Nissan Is Both A Car Maker And A Month
The Jewish holiday of Passover (Pesach) begins at sundown this evening. The holiday lasts for 8 days until April 16 (from the 15th of the Jewish month of Nissan until the 22nd of Nissan).
In preparation for Passover, observant Jews must dispose of absolutely all chametz, which is basically any food that is made with grain and water that has been allowed to leaven (rise). One way to dispose of chametz, which is also spelt chometz, is to sell it to a non-Jew and then buy it back after the holiday. Under this option, the parties enter into an actual written contract.
Thus, I began wondering about the secular legal implications of these contracts. After all, it is possible that disputes could arise. For example, who bears the risk of loss if the chametz is destroyed in a fire or other calamity? What if one party fails to perform? It seems, however, that the disputes are are rare. I could find only a handful of U.S. cases that make any mention of chametz, and those cases involved prisoner complaints about being fed chametz.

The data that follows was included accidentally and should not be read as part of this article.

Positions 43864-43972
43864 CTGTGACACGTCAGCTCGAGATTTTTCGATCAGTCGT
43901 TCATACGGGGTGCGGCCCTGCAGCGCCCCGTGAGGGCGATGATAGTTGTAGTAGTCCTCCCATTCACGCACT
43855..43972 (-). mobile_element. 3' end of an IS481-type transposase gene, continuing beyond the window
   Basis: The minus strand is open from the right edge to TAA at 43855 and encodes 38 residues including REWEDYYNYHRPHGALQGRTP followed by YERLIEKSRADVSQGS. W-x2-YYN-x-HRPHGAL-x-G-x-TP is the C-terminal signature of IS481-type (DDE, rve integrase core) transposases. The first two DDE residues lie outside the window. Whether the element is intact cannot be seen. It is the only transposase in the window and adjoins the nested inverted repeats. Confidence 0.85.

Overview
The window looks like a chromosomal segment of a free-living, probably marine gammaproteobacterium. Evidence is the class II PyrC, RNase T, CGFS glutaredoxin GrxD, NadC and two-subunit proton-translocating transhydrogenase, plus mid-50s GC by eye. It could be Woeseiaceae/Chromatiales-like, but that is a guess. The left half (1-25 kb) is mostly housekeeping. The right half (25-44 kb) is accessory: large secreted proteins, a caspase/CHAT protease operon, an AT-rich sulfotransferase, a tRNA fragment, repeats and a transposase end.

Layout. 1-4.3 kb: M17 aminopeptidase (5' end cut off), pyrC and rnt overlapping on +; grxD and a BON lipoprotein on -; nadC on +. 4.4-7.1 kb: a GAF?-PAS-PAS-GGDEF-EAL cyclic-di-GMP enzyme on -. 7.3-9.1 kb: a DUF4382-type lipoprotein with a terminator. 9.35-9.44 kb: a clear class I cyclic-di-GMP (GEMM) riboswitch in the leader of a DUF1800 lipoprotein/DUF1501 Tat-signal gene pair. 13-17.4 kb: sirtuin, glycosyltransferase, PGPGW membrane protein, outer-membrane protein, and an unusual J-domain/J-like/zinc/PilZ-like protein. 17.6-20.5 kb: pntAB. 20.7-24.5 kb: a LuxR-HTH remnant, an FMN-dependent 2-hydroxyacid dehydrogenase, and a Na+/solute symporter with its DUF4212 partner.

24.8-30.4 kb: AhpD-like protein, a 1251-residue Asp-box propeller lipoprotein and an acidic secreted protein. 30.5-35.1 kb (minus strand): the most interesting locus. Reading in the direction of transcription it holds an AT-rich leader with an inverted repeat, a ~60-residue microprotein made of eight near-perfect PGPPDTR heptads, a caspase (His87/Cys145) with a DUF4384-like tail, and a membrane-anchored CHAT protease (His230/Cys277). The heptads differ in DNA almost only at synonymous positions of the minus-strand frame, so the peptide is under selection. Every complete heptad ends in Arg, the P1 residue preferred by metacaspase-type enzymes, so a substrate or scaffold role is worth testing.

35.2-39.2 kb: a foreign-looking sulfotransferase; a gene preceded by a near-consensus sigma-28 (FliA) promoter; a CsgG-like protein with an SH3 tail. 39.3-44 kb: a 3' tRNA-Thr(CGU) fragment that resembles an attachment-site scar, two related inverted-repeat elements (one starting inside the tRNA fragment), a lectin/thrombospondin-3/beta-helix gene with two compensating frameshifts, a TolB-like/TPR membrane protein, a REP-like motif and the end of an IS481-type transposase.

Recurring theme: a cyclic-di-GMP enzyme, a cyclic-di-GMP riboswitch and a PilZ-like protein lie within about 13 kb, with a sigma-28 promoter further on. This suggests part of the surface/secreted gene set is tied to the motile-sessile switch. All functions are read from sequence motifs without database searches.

As a matter of California law, it seems to me that the sales of chametz are potentially governed by, among other things, Division 2 of the California Commercial Code which governs the sale of goods. Section 2105 defines "goods", with certain exceptions, as all things (including specially manufactured goods) that are movable at the time of identification of the contract for sale. Most items of chametz (fine scotch, bread, beer, cookies, etc.) clearly fit within this definition. See, e.g., Webster v. Blue Ship Tea Room, Inc., 347 Mass. 421, 198 N.E.2d 309 (1964) (applying the UCC to fish chowder).